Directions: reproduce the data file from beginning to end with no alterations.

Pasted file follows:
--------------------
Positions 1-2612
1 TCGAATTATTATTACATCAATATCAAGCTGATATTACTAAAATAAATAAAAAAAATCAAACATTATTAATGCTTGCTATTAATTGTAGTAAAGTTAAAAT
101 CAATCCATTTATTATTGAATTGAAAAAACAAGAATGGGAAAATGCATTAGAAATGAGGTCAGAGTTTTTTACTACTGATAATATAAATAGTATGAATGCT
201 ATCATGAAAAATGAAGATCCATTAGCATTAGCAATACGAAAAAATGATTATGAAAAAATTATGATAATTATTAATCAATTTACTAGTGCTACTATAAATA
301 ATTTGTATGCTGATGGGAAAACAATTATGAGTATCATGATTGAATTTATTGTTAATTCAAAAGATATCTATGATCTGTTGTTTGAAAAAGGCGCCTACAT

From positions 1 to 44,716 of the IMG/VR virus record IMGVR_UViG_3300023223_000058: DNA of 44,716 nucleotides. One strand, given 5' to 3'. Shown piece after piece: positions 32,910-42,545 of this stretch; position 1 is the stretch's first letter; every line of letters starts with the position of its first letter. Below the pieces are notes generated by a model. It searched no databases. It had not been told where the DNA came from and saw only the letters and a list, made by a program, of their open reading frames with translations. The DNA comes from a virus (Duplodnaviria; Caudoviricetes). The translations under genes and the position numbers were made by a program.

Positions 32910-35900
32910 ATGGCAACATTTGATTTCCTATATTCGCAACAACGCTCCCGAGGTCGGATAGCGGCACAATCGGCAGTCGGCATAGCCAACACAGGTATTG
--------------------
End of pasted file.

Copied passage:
Positions 1-2612
1 TCGAATTATTATTACATCAATATCAAGCTGATATTACTAAAATAAATAAAAAAAATCAAACATTATTAATGCTTGCTATTAATTGTAGTAAAGTTAAAAT
101 CAATCCATTTATTATTGAATTGAAAAAACAAGAATGGGAAAATGCATTAGAAATGAGGTCAGAGTTTTTTACTACTGATAATATAAATAGTATGAATGCT
201 ATCATGAAAAATGAAGATCCATTAGCATTAGCAATACGAAAAAATGATTATGAAAAAATTATGATAATTATTAATCAATTTACTAGTGCTACTATAAATA
301 ATTTGTATGCTGATGGGAAAACAATTATGAGTATCATGATTGAATTTATTGTTAATTCAAAAGATATCTATGATCTGTTGTTTGAAAAAGGCGCCTACAT

From positions 1 to 44,716 of the IMG/VR virus record IMGVR_UViG_3300023223_000058: DNA of 44,716 nucleotides. One strand, given 5' to 3'. Shown piece after piece: positions 32,910-42,545 of this stretch; position 1 is the stretch's first letter; every line of letters starts with the position of its first letter. Below the pieces are notes generated by a model. It searched no databases. It had not been told where the DNA came from and saw only the letters and a list, made by a program, of their open reading frames with translations. The DNA comes from a virus (Duplodnaviria; Caudoviricetes). The translations under genes and the position numbers were made by a program.

Positions 32910-35900
32910 ATGGCAACATTTGATTTCCTATATTCGCAACAACGCTCCCGAGGTCGGATAGCGGCACAATCGGCAGTCGGCATAGCCAACACAGGTATTG